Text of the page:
Research Briefs for Financial Educators: Retirement, Financial Literacy, Online Calculators, Well-Being

By Barbara O’Neill, Ph.D., CFP®,

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Photo by Mohammad Danish from Pexels

Personal finance research informs high-quality financial education briefings, publications, and 1:1 financial counseling sessions with clients. Below are findings and implications for practice from four recent studies:

Retirement Savings. The 2022 Retirement Confidence Survey from the Employee Benefit Research Institute (EBRI) found that 19% of U.S. workers have less than $1,000 in savings and investments and 27% have less than $10,000 vs. 33% with balances of $250,000 or more. Among those without a retirement savings plan, nearly 2 in 3 (62%) have less than $1,000 saved vs. 7% for workers with a plan. Fewer than half (45%) of workers have tried to calculate how much money they will need to live comfortably in retirement.

  • Implications: Study results show big disparities in retirement savings accumulation. In addition, savings plans (IRA or a defined contribution or defined benefit plan) are clearly a valuable resource for wealth accumulation. At all savings amount ranges above $50,000, the percentage of those with savings plans far exceeded those without. These results indicate the importance of retirement planning topics (e.g., calculating savings need) in financial education programs and the importance of enrolling workers in employer retirement savings plans.

Financial Literacy Impacts. This study by Mitchell and Lusardi explored the impact of financial literacy (measured by three questions) on retirement preparedness behaviors. Results indicated that respondents who were deemed financially literate (less than 40% of the sample) had higher credit scores, performed better in tasks such as choosing the best health insurance plan, and had a lower likelihood of being financially fragile.

  • Implications: Results from this study clearly indicate that financial literacy can enhance financial decision-making, financial security, and resilience and be protective against financial errors. For example, respondents that answered the three questions correctly were less likely than others to report being unable to cover an unexpected $2,000 expense. Financial education should be made widely available to U.S. residents of all ages.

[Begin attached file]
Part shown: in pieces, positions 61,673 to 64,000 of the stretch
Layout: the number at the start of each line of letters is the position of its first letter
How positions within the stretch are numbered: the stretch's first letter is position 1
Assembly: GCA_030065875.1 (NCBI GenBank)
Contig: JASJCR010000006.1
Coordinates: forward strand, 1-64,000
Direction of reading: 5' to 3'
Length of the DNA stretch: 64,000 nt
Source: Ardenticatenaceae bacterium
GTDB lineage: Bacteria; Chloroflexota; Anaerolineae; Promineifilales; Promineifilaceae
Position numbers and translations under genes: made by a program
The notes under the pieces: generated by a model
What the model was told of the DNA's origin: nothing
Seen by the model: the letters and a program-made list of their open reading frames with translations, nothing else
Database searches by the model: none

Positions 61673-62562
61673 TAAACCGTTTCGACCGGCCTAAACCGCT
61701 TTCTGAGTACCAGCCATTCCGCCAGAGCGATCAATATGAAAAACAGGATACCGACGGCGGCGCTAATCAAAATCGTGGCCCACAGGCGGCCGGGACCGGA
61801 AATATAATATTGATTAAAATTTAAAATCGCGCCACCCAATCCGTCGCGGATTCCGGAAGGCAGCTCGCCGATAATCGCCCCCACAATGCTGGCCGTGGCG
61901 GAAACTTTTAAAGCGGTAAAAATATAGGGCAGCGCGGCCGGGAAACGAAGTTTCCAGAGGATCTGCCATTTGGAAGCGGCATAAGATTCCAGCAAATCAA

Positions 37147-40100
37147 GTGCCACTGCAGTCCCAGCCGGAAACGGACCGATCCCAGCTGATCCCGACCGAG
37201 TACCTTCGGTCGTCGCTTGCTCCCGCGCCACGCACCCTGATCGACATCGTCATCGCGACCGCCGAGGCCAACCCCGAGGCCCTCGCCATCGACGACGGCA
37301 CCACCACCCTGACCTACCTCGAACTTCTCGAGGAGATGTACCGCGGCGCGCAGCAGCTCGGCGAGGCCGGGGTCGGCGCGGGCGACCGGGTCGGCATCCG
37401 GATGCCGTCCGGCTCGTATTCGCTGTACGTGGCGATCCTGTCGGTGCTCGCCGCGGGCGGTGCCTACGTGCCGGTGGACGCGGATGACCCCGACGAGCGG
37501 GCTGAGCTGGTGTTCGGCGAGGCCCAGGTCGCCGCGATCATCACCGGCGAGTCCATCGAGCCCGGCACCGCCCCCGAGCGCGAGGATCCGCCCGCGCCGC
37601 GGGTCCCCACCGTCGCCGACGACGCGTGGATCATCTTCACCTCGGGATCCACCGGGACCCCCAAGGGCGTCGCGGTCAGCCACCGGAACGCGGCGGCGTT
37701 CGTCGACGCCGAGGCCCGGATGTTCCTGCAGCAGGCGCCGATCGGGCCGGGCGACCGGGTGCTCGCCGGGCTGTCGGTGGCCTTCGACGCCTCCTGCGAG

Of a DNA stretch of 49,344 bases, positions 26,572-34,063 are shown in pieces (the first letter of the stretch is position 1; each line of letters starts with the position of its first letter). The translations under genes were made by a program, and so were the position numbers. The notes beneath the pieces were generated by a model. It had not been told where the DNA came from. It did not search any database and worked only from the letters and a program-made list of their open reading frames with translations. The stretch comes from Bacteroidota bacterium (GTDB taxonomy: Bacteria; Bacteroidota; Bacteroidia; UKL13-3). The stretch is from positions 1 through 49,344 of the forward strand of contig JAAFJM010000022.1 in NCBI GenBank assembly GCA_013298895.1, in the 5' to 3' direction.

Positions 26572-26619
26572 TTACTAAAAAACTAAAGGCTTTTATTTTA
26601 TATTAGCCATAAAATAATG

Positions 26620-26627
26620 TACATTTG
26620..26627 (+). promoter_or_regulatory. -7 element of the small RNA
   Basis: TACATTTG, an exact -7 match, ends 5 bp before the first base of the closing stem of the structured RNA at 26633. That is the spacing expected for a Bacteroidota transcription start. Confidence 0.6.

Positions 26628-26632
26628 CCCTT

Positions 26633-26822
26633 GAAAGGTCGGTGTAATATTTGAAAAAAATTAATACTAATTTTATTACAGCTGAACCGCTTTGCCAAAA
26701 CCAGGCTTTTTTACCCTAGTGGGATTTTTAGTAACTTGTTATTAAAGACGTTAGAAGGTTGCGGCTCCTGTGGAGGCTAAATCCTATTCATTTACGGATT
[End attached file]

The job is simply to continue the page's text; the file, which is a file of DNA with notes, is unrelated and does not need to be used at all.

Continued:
Online Calculators. This study by staff at the American Association of Individual Investors examined differences in output from retirement calculators from 10 sources. Three “personas” were tested: early- and mid-career and near-retirement. They found many differences in both the inputs that each calculator requested (e.g., Social Security benefits) and the output they provided (e.g., balances at the start of retirement).

  • Implications: Given substantial differences in online calculators, financial practitioners should advise clients to apply the “Rule of Three” and use at least three online calculators to estimate their retirement savings need. Clients can then compare the outputs to determine a reasonable range of numbers with which to make decisions.

Economic Well-Being. The ninth annual Survey of Household Economics and Decision-Making (SHED) survey by the Federal Reserve found that self-reported financial well-being increased to the highest rate (78% doing okay or living comfortably) since the survey began in 2013, as did the share of adults (68%) who could cover a $400 emergency expense. Nearly one-fourth of homeowners with a mortgage refinanced in 2021 and 12% of borrowers were behind on payments in 2021, a decline from 17% who were behind in fall 2019.

  • Implications: The SHED study provides valuable insights into Americans’ financial well-being in late fall 2021 when data were collected. Results indicate that financial health improved following the onset of the COVID-19 pandemic. Many U.S. households were recipients of advance child tax credits and stimulus payments. Financial practitioners should be alert for signs of financial stress now that those payments have gone away in 2022.

Economic well-being of U.S. households in 2021 (2022). Washington, DC: Federal Reserve System

Important differences exist among retirement calculators (2022). AAII Journal, 64(5), 19-22

Mitchell, O.S. & Lusardi, A. (2022). Financial literacy and financial behavior at older ages. Pension Research Council Working Paper WP2022-01

Results from the 2022 Retirement Confidence Survey (2022). Washington, DC: Employee Benefit Research Institute




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